Also, on the way home we were stuck in terrible traffic and they were exhausted and starving and so I kept them quiet and calm by telling them a completely off the cuff tale about a bear with triplet daughters that needed some dynamite to blow open a berry storage facility because there were no more berries or salmon left. It involved several other creatures and was quite…long. I was impressed with myself. Then, needing a break from making stuff up, I settled on retelling Harry Potter. Badly. A trend that continued on the way home from the park, with me telling more HP in a very bad British accent.
I love these kids. I hate that I will see them so much less next year!


Reassurance

A. is 2, and when I babysit she wants to talk about something very important.
“Mama back?”
“Yes, Mama will be back.”
“Mama happy me!”
“Mama will be so happy to see you!”
“A. no crying.”
“A. isn’t crying anymore. First Mama left and you cried, and now you aren’t crying anymore.”
“Mama happy me!”
“Mama will be so happy to see you!”
“Mama back?”
“Yes, Mama will be back.”
And so on.


Babysitting!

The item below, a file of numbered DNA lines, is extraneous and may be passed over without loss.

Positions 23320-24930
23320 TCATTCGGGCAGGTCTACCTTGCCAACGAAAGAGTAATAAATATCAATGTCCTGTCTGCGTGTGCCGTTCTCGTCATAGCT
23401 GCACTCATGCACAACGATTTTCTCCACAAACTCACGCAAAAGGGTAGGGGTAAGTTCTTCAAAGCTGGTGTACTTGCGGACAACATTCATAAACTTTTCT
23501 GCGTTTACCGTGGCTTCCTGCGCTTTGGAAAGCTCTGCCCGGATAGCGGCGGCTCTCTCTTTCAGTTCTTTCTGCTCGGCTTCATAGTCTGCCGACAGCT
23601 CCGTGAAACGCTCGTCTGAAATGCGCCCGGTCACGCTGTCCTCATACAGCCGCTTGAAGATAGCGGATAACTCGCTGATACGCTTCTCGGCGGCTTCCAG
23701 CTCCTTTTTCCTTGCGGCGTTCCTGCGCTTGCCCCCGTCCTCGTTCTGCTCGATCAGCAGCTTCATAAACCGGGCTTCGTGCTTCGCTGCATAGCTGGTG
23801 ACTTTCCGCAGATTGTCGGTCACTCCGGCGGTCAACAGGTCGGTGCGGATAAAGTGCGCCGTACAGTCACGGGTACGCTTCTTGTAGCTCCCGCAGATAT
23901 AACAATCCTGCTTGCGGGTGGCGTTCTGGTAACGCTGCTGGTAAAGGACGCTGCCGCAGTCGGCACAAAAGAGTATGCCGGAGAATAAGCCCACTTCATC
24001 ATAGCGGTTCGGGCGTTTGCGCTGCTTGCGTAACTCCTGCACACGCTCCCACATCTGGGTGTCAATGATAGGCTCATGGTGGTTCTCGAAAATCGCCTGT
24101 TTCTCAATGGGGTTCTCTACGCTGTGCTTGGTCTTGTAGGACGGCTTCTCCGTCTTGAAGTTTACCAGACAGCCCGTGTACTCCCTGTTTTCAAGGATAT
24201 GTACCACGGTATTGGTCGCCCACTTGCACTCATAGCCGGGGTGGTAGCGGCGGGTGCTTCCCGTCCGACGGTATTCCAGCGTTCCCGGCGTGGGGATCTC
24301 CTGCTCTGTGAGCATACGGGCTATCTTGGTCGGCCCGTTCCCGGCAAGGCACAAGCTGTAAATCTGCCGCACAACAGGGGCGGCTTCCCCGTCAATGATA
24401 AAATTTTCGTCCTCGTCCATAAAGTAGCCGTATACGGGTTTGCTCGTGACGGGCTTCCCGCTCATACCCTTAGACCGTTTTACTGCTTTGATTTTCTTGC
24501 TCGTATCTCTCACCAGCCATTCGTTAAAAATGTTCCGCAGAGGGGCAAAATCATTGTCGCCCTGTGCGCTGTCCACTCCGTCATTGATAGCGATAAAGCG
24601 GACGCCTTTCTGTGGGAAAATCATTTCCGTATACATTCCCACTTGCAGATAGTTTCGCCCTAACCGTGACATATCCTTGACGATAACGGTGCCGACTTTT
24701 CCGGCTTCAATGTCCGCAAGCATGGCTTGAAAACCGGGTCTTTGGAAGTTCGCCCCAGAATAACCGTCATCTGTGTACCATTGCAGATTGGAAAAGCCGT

NJ’s mom passed along this marvelous post about babysitters! It’s a good post and well worth reading, and nice to remember that parents appreciate us too.
I took all four of the younger kids to the park the other day, on the bus since I cannot fit all of them in my car (I realllllly need to figure that out…) and we had a great time. They marched over to the bus stop, backpacks on, played for quite awhile, and then marched back to the bus stop. They are such a pack, it’s great.
Meanwhile, I am mentally planning a post for National Babysitter’s Day. It’s apparently Saturday, which coincides nicely with the spring fair.
Hehe. Also, we’ve been listening to The Dream Jam Band song “Bike” and the kids just go NUTS. It is hilarious. There is singing along and funny faces and it can be difficult to drive because I am laughing so damn hard. Goofballs.


What a difference a year makes

NJ is so grown up, now. At six and a half, he is suddenly remarkably mature, at least some of the time. CJ and AG are still five and a half, and they throw spectacular tantrums some of the time. Screaming, whining tantrums about what seat they sit in in the car or what kind of smoothie to pick at the store.
NJ will look at me these times as if he is embarrassed by this. It panics him a little bit. He usually wants me to give in and do whatever it is they like. But what’s interesting is that he is willing to make changes so that they calm down. Yesterday, for example, he agreed to share the kind of smoothie that he didn’t like–he wanted strawberry, CE wanted orange. I told him that was very kind. And it was.